Creative after-school snack options

Published 3:28 pm Wednesday, August 24, 2005

By Staff
That's the comment my son makes just about everyday after school. And I'm finding it especially hard to find something that would be sort of good for him, not completely ruin his dinner appetite and is easy to prepare.
I've found that by letting him get in on the preparation a couple of things usually happen. When the treat is one that has to be frozen, by the time we get through preparing the recipe he's usually over having that "hungry" feeling. The other thing that happens it that he feels a sense of accomplishment and will happily eat his concoction, even if it has broccoli in it.
The recipes I've selected for this week's column will help to fill the bill on those afternoons when your young ones come in saying "I'm hungry". Some are very old and some are new twists on old ideas. At any rate, by making these snacks at home, you have the ability to cut down or completely eliminate the fat, sugar and salt content of what your child eats.
The first recipe is one that will take a little time to prepare. It's best to plan ahead for this one. Maybe after the dinner dishes and the homework are done, your little chefs could head to the kitchen to prepare for the next days treats.
Applesauce on a Stick
One-half cup unsweetened pineapple juice
3 medium apples unpeeled cored and cut up
One-fourth teaspoon cinnamon
One-half cup dark raisins
1 tbsp. sugar or to taste
Popsicle sticks
Process apples, juice, cinnamon and raisins in blender or food processor until smooth; add sugar to taste. It will taste less sweet when frozen. Spoon into 3-4 ounce paper or plastic cups or frozen sucker molds. Place in freezer. When partially frozen, insert a stick in each cup and finish freezing.
Most children (and grown folk) like to dip fresh veggies in a Ranch-style dip. The bottled kind or the containers found in the dairy section of the grocery store tend to be very high in calories, fat and sodium. By using the following recipe, you can cut down on all of those things. The recipe calls for mayonnaise. To further cut down on the fat content of this recipe, use the low-fat or fat-free variety of mayonnaise.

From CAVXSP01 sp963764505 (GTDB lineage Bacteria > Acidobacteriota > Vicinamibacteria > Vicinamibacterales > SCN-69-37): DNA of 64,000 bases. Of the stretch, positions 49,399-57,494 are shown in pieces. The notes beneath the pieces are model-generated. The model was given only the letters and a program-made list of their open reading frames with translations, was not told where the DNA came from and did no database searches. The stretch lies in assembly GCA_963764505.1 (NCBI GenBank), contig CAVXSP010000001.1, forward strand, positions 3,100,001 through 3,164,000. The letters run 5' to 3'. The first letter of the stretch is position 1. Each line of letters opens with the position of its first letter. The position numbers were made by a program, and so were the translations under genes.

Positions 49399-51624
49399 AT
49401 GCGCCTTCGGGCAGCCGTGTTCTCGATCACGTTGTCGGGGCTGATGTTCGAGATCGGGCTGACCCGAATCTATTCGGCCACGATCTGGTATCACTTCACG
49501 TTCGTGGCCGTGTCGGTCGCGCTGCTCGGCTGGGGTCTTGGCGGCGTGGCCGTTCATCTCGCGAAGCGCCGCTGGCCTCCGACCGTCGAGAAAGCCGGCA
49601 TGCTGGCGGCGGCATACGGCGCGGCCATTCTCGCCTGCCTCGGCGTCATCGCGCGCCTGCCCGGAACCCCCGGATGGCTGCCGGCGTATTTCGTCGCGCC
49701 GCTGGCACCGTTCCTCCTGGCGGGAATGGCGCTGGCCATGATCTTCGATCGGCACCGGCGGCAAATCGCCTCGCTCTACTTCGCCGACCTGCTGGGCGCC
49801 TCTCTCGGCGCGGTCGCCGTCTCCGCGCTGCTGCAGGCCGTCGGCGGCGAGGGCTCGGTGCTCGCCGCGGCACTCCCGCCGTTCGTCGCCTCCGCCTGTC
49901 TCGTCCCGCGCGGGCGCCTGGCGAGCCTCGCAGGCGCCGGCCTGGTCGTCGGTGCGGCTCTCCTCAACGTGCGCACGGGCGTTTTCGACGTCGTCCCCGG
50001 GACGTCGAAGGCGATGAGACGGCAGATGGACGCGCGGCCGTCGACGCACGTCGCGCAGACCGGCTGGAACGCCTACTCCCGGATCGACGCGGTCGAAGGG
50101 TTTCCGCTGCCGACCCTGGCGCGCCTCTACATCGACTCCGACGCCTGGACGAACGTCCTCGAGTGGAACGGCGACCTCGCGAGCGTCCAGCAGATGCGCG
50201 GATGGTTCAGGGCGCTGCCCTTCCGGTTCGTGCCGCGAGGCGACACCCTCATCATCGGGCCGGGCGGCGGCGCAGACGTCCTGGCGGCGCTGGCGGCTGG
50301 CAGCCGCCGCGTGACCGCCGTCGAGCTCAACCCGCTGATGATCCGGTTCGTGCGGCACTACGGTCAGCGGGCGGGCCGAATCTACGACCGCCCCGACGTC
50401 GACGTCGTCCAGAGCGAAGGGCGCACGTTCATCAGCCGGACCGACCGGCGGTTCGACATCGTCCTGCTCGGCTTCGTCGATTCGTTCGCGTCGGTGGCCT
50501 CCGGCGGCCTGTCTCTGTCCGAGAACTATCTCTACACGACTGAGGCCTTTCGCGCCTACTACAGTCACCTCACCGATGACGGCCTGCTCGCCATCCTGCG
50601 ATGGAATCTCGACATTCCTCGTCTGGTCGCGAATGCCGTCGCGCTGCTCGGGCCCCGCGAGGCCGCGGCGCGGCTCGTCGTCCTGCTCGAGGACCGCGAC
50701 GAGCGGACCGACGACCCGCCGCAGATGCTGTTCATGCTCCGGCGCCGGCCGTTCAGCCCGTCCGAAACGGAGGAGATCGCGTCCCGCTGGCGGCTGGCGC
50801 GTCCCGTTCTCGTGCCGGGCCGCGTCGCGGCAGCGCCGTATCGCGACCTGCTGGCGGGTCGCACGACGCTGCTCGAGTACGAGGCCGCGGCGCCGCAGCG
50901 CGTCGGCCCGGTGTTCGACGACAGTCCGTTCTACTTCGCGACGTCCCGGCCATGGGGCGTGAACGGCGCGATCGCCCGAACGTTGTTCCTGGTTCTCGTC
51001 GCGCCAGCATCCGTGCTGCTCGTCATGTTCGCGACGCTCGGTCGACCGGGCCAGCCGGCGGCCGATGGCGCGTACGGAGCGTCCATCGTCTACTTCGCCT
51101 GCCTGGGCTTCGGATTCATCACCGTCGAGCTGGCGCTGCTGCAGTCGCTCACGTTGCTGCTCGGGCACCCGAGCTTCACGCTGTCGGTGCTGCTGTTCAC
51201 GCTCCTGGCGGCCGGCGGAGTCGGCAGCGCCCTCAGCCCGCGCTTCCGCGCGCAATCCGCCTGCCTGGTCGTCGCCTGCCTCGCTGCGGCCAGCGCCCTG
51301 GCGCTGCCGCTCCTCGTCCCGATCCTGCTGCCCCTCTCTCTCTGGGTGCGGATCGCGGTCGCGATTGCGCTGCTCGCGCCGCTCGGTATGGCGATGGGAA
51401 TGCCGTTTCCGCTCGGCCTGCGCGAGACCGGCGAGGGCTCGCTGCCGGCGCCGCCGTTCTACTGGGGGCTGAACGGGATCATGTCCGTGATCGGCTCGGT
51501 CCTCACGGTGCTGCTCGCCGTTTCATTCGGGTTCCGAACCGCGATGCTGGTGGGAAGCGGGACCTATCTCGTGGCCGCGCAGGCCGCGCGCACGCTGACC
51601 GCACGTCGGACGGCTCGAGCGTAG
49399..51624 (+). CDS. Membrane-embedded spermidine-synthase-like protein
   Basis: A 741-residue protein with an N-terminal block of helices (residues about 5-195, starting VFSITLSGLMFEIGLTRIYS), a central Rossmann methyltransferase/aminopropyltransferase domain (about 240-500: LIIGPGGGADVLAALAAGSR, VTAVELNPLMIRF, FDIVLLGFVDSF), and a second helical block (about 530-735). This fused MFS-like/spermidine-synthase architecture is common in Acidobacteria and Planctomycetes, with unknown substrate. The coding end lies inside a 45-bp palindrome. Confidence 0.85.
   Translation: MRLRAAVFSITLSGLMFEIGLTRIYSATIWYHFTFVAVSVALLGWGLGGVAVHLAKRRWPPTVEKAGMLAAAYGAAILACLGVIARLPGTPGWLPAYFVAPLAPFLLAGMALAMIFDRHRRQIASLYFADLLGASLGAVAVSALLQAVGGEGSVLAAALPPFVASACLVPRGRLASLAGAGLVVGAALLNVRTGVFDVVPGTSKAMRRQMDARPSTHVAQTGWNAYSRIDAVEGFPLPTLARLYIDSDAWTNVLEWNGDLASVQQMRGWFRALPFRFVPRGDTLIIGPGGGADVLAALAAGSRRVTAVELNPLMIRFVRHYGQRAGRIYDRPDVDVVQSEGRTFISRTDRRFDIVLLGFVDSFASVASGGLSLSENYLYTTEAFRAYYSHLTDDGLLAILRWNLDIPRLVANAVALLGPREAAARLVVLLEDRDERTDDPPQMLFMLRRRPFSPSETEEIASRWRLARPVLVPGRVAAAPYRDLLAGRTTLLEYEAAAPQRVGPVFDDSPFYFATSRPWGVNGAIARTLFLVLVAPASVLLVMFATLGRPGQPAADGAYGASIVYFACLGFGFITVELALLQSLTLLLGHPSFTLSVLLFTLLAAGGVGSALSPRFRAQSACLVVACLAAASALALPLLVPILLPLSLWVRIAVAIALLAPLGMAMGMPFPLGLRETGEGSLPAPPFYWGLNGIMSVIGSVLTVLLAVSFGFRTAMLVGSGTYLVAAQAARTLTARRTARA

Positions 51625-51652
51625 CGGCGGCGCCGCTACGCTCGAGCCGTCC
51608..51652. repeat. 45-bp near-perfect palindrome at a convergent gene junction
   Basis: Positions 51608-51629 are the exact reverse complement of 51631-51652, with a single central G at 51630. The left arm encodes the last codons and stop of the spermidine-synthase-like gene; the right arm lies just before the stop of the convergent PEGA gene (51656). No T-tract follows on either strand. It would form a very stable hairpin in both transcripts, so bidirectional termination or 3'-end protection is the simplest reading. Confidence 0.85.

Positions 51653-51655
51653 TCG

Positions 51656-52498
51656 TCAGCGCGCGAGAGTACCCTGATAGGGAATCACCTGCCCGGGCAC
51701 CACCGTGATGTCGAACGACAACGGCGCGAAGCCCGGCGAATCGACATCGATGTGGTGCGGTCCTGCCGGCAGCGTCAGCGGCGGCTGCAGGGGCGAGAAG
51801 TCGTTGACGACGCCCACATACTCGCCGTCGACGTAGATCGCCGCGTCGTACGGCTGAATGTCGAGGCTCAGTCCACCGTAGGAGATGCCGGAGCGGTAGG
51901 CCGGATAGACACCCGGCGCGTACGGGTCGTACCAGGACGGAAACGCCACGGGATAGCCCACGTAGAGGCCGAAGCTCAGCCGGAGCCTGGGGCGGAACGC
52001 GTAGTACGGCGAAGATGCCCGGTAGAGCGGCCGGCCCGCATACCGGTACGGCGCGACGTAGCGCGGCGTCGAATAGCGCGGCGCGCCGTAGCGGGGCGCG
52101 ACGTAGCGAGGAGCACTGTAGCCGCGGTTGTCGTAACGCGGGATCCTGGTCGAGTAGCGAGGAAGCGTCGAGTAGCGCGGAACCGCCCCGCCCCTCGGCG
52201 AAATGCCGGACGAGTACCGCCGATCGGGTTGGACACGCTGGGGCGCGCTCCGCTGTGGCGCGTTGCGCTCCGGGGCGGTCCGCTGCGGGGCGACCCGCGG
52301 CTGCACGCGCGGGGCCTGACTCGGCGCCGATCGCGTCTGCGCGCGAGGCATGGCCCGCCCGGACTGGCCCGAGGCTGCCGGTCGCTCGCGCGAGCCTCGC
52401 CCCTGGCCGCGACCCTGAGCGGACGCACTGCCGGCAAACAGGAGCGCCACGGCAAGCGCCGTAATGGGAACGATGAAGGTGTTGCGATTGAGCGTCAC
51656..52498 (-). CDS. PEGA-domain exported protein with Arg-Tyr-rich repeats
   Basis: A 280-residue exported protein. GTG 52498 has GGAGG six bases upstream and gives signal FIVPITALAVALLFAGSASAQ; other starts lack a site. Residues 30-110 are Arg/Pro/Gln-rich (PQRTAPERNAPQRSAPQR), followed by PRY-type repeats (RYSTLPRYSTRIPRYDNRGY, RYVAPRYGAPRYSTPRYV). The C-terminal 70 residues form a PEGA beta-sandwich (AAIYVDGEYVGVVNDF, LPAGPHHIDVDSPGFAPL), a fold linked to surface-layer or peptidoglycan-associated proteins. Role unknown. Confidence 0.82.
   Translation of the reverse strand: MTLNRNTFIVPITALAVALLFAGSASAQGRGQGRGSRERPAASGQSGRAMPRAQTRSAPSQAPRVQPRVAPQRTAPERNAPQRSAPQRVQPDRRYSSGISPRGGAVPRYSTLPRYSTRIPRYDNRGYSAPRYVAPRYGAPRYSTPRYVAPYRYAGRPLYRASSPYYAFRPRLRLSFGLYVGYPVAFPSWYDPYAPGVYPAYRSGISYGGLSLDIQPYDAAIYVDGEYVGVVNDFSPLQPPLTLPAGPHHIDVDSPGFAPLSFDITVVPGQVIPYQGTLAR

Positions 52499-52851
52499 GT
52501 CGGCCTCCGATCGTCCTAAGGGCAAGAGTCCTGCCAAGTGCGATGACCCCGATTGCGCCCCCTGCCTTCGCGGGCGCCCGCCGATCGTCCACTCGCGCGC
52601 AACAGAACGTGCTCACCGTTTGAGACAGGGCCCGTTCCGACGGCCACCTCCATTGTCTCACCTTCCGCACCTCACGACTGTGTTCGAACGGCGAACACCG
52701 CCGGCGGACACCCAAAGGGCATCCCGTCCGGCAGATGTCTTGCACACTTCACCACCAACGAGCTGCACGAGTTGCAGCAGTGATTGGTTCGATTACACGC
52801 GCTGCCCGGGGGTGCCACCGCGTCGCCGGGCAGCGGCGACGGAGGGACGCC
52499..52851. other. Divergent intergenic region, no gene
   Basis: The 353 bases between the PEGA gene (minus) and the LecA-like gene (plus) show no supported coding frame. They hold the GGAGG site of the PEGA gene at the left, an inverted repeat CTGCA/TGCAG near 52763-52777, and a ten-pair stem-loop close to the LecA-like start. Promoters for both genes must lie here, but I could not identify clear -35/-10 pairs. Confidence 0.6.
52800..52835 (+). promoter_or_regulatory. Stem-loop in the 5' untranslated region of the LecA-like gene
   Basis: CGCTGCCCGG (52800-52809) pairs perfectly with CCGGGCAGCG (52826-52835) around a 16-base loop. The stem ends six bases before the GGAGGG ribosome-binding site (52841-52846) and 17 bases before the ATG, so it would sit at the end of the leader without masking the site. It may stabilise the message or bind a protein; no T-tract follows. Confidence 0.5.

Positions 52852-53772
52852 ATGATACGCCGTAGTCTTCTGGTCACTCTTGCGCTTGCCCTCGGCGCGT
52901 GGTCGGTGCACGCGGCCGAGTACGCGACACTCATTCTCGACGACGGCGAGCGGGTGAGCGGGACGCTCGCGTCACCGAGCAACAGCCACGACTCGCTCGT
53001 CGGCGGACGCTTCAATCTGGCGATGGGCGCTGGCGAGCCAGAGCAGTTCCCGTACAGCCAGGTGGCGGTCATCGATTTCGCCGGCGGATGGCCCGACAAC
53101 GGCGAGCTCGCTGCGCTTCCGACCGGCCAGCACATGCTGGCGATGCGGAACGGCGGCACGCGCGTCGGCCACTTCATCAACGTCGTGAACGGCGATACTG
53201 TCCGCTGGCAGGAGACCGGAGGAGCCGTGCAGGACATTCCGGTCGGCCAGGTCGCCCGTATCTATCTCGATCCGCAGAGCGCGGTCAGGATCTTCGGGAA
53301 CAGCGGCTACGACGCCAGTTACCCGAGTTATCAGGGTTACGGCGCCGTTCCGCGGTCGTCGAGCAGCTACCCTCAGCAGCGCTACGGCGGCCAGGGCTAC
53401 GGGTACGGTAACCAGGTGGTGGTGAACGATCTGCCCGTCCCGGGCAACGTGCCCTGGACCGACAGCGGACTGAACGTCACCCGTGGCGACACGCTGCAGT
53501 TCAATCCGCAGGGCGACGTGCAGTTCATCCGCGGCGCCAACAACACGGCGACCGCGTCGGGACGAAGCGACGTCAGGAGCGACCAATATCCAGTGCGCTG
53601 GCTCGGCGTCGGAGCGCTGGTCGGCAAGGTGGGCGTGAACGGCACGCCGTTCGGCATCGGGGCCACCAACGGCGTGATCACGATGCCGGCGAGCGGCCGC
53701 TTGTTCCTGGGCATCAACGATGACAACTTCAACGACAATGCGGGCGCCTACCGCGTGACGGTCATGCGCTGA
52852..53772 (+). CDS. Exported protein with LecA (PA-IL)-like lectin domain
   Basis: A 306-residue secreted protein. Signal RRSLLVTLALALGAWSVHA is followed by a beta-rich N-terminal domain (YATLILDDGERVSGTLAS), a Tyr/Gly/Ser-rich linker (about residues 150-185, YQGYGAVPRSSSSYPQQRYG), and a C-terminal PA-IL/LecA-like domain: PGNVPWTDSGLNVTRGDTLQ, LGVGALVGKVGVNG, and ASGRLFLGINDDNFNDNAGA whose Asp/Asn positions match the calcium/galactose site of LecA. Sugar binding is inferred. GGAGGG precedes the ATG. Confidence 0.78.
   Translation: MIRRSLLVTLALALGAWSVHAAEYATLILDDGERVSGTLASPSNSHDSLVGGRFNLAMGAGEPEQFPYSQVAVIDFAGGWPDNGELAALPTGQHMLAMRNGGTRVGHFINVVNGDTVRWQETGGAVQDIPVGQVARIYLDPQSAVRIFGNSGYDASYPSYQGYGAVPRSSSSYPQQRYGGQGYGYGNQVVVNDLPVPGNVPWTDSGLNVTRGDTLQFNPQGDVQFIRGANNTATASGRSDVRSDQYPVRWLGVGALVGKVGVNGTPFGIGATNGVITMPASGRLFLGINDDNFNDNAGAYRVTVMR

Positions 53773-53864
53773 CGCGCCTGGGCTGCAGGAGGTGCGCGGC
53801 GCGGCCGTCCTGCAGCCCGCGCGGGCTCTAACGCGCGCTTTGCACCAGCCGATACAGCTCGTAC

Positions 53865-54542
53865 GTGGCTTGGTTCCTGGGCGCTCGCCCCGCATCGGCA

Easy Ranch Dip
Three-fourths cup plain yogurt
One-third cup mayonnaise
1 (1 ounce) package ranch dressing mix
1 tbsp. chopped fresh parsley (optional)
In a medium-size mixing bowl, blend yogurt, mayonnaise, and ranch dressing mix. Mix well with a wire whisk. Cover and refrigerate overnight. Sprinkle with parsley before serving.
Here's an old favorite. I believe they used to serve these in the lunchroom (minus the raisins) when I was in school. We won't even talk about how long ago that was. This recipe can be jazzed up in a million different ways. The celery, of course, offers the crunch that kids are looking for in a snack. The peanut butter is a great source of protein and is sweet as a bonus. I can remember that sometimes the peanut butter would be mixed with a little jelly before being spooned into that crunchy cradle. I have had the celery "logs" served filled with pimento cheese. Pretty good, if my memory serves me. You can probably come up with some other variations that your children would like.
Ants on a Log
5 stalks celery
One-half cup peanut butter
One-fourth cup raisins
Cut the celery stalks in half. Spread with peanut butter. Sprinkle with raisins.
If you trust your older children with a toaster oven or toasting in the regular oven, this next recipe can be a great treat. If you're not worried so much about fat in this recipe, you could lay a slice of American or cheddar cheese on top the apple before toasting.
Apple Toast
1 tablespoon butter
4 slices white or whole wheat bread
1 tablespoon cinnamon
1 large apple, cored and thinly sliced
Set oven to broil. Spread butter on one side of each slice of bread. Place apple slices on buttered side of bread. Sprinkle cinnamon on top. Place bread on a baking sheet. Place in a preheated oven until toasted, about 2 minutes.
This last recipe is one that I'm sure we would all enjoy. It's relatively inexpensive and not too bad as far as fat content goes. I'm not sure if they make a low-fat chocolate chip, but if they don't and you're concerned about fat, you could eliminate the chocolate and put raisins instead.
Monkey Mix
1 cup dried banana chips
1 cup flaked coconut
1 cup chocolate chips
3 cup Cheerios (or other oat cereal)
Mix all ingredients in a gallon sized plastic bag. Shake well.
Check here next week if you're still looking for some tips on helping steer tiny appetites away from high-calorie, high-fat and high-sugar snacks. I have come across some other ideas that may be of assistance in that area.
Remember to ask for help in finding a lost recipe or to share a new one, simply send me an email at I'm happy to help.
Until next week, Happy Cooking!!!

Email newsletter signup